By Topic

Complementary Stability and Loop Shaping for Improved Human–Robot Interaction

Sign In

Cookies must be enabled to login.After enabling cookies , please use refresh or reload or ctrl+f5 on the browser for the login options.

Formats Non-Member Member
$31 $13
Learn how you can qualify for the best price for this item!
Become an IEEE Member or Subscribe to
IEEE Xplore for exclusive pricing!
close button

puzzle piece

IEEE membership options for an individual and IEEE Xplore subscriptions for an organization offer the most affordable access to essential journal articles, conference papers, standards, eBooks, and eLearning courses.

Learn more about:

IEEE membership

IEEE Xplore subscriptions

2 Author(s)
Buerger, S.P. ; Intelligent Syst., Robotics & Cybern. Group, Sandia Nat. Labs., Albuquerque, NM ; Hogan, N.

Robots intended for high-force interaction with humans face particular challenges to achieve performance and stability. They require low and tunable endpoint impedance as well as high force capacity, and demand actuators with low intrinsic impedance, the ability to exhibit high impedance (relative to the human subject), and a high ratio of force to weight. Force-feedback control can be used to improve actuator performance, but causes well-known interaction stability problems. This paper presents a novel method to design actuator controllers for physically interactive machines. A loop-shaping design method is developed from a study of fundamental differences between interaction control and the more common servo problem. This approach addresses the interaction problem by redefining stability and performance, using a computational approach to search parameter spaces and displaying variations in performance as control parameters are adjusted. A measure of complementary stability is introduced, and the coupled stability problem is transformed to a robust stability problem using limited knowledge of the environment dynamics (in this case, the human). Design examples show that this new measure improves performance beyond the current best-practice stability constraint (passivity). The controller was implemented on an interactive robot, verifying stability and performance. Testing showed that the new controller out-performed a state-of-the-art controller on the same system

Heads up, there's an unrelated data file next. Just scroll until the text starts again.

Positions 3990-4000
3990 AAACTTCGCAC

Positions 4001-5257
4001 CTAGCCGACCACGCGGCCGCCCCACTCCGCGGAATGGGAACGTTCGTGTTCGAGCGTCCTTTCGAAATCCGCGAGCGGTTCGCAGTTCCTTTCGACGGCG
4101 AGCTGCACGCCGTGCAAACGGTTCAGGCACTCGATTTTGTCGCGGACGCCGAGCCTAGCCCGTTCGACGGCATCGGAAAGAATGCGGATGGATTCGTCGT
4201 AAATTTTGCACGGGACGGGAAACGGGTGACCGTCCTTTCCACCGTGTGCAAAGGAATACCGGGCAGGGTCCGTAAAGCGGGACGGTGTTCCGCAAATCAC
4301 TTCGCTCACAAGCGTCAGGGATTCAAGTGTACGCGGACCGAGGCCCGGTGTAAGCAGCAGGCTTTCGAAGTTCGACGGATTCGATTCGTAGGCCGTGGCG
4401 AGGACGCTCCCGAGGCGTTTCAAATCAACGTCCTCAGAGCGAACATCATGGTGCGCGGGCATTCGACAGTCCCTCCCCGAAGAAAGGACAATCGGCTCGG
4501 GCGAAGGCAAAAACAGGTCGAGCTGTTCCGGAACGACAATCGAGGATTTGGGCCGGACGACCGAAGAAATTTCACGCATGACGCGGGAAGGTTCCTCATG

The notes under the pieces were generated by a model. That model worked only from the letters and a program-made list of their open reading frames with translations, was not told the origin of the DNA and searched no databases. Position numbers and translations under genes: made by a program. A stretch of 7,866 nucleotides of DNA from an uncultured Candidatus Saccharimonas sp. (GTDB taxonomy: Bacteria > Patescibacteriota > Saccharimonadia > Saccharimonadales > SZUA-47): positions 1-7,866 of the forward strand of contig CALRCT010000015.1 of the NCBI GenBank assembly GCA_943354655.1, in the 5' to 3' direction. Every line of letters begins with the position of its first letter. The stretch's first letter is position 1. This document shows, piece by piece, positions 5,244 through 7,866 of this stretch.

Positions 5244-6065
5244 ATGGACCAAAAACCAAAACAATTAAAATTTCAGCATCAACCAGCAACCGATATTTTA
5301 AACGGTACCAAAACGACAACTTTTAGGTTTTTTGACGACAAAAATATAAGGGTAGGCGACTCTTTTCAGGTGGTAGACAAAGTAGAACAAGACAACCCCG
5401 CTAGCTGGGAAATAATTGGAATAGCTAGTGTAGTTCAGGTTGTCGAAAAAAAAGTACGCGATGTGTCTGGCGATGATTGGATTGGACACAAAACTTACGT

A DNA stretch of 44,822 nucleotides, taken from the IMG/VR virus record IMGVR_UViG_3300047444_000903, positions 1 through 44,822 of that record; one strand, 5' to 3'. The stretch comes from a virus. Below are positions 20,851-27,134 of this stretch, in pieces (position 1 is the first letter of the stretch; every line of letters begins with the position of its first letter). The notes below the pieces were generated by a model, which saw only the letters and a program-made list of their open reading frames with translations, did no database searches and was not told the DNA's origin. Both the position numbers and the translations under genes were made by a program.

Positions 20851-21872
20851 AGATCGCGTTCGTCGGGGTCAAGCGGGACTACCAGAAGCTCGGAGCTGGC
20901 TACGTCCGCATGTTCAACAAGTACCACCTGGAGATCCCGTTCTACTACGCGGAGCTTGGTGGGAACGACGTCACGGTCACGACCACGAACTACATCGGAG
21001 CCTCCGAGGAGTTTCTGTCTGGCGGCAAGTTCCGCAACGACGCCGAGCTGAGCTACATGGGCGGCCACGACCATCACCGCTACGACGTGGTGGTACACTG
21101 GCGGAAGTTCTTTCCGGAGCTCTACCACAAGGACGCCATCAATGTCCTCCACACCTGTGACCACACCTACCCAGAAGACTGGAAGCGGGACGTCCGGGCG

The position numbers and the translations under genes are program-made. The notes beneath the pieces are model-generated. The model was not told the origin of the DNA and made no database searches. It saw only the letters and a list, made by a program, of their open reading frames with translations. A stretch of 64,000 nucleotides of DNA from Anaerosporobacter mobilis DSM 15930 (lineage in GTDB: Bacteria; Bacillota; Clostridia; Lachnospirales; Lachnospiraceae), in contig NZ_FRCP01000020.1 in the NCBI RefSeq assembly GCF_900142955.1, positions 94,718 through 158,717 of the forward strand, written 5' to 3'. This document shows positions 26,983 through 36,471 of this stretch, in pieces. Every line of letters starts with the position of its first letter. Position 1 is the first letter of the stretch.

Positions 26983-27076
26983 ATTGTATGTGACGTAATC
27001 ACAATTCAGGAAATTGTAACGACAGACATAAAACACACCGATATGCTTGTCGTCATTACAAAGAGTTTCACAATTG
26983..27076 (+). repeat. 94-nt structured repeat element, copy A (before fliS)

Published in:

Robotics, IEEE Transactions on  (Volume:23 ,  Issue: 2 )